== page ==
This week one of my kiddos had viral gastroenteritis, aka “the vomiting and diarrhea flu”. I thought it would be good to review the topic of acute, or short-term, diarrhea.
Medical Intervention Indicated for Acute Diarrhea
- Diarrhea in infants.
- Moderate or severe diarrhea in young children.
- Acute diarrhea for more than 72 hours.
- Diarrhea associated with blood.
- Diarrhea that continues for more than two weeks.
- Diarrhea that is associated with more general illness such as non-cramping abdominal pain, fever, weight loss, etc.
- Diarrhea in travelers(more likely to have exotic infections such as parasites).
- Diarrhea in food handlers (potential to infect others).
- Diarrhea in institutions (hospitals, child care, mental health institutes, geriatric and convalescent homes).
If acute diarrhea persists, it can lead to severe dehydration. Those with any of the following symptoms should seek medical attention immediately:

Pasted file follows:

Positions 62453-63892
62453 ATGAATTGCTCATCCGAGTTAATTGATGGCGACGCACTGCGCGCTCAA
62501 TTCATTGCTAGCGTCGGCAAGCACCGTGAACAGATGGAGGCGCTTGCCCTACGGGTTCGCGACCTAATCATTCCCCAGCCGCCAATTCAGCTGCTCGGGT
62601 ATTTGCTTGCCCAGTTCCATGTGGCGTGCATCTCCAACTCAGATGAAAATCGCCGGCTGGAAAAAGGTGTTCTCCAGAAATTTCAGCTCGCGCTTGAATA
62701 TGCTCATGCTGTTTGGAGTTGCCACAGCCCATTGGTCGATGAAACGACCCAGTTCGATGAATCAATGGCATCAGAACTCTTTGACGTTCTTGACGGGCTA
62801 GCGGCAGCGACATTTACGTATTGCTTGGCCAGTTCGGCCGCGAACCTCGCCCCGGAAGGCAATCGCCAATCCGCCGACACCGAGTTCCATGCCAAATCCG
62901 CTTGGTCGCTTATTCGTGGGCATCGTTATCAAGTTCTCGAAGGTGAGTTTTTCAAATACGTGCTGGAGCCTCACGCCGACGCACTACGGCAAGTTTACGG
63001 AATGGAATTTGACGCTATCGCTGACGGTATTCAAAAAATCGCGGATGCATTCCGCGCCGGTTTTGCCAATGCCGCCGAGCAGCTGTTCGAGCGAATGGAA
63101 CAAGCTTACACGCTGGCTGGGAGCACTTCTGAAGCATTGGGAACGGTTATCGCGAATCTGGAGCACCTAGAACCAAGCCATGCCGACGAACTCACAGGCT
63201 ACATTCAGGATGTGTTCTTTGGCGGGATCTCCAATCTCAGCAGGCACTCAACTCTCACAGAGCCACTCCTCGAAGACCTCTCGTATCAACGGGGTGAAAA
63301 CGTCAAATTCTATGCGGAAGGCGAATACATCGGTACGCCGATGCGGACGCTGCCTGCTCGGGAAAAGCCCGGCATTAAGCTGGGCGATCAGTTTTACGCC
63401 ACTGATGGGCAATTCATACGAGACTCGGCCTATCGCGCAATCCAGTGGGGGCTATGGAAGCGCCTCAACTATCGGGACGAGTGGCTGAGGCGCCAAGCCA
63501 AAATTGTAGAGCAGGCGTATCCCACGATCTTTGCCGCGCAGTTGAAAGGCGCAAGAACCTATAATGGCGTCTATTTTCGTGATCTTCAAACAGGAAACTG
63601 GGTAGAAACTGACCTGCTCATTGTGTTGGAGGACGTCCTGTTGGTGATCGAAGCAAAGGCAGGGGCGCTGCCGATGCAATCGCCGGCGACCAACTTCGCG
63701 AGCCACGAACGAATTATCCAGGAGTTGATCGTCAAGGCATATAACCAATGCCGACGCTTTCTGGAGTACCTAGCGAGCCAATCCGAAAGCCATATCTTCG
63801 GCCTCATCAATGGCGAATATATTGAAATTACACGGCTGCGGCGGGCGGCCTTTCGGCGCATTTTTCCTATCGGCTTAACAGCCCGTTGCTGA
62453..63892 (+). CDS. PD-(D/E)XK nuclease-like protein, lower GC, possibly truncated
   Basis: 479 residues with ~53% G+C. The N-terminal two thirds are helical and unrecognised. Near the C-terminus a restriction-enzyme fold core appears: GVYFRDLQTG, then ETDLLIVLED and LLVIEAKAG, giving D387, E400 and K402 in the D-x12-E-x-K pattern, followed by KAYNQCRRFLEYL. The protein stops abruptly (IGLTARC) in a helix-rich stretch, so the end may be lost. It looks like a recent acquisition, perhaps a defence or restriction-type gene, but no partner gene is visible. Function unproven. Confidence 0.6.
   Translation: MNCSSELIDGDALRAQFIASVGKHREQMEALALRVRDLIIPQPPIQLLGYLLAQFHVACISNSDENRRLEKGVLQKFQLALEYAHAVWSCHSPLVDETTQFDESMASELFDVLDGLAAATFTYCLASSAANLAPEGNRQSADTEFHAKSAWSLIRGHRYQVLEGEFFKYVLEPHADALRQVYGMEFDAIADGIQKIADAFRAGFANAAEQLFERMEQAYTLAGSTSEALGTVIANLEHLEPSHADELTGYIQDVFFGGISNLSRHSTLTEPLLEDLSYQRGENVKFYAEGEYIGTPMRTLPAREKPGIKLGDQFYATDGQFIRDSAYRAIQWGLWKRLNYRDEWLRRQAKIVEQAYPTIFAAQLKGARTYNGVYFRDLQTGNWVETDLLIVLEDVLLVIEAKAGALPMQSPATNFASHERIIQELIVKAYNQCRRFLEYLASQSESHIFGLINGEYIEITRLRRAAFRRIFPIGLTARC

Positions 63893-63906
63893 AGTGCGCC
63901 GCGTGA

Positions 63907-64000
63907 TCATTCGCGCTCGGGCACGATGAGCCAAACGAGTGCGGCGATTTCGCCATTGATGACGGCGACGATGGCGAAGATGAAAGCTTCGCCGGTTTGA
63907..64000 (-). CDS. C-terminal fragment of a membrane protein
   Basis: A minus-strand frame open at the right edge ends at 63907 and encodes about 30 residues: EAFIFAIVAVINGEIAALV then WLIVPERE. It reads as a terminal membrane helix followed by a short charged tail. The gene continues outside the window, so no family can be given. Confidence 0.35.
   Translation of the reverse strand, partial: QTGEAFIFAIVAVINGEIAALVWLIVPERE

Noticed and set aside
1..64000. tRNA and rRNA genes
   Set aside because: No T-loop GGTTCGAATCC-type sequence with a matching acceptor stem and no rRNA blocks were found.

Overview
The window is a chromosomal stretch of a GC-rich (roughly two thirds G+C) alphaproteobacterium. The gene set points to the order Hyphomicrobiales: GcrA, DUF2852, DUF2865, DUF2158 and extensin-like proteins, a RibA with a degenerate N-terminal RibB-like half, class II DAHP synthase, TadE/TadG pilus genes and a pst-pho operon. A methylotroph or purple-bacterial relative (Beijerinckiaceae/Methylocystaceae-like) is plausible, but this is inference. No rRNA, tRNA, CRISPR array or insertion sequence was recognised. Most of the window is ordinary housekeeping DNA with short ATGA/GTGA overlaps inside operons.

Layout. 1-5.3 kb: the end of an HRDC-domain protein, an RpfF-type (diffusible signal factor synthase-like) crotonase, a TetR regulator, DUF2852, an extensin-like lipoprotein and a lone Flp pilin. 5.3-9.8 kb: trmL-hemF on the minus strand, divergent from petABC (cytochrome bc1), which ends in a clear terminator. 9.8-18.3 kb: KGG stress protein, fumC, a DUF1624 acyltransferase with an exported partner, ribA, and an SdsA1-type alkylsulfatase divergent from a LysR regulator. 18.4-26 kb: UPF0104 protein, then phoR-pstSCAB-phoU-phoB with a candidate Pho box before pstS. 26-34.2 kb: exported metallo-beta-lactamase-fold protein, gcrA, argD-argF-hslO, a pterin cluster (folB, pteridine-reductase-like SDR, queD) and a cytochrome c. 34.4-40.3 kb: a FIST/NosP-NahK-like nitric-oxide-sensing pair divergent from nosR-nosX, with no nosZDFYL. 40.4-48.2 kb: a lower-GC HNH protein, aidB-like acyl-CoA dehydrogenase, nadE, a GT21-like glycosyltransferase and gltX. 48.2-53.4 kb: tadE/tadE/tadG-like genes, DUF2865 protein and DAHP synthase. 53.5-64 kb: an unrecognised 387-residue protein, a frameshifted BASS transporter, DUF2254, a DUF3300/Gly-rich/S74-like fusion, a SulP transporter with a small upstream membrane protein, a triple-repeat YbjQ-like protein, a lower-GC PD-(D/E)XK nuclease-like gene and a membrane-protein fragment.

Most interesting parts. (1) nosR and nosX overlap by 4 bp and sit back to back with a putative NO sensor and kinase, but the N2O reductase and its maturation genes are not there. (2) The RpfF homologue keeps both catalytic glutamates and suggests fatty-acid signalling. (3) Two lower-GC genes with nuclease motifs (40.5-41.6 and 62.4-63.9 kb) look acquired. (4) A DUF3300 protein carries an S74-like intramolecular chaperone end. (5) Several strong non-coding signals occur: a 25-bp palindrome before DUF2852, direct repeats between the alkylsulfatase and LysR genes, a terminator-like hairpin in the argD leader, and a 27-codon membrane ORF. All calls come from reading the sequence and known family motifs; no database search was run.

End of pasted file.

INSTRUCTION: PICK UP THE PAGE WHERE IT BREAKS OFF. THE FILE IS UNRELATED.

- Very dry skin— when pinched, stays in a “tented” position and does not snap back to normal
- Extreme thirst
- Confusion or delirium
- Very dry mouth
- Sunken eyes
- Lack of tears
- Lack of sweating
- Rapid breathing and heart rate
- Little or no urine output
Remember– those who suffer from chronic diarrhea can become severely dehydrated more quickly! Mild-to-moderate dehydration is treated by drinking oral rehydration solutions (ORS) to replace what was lost through diarrhea or vomiting. You can find a recipe for ORS here. Begin with small sips of ORS, such as one to two ounces (30-60ml) every fifteen minutes, and increase the volume slowly as tolerated. If your symptoms do not improve or worsen, please consult a physician.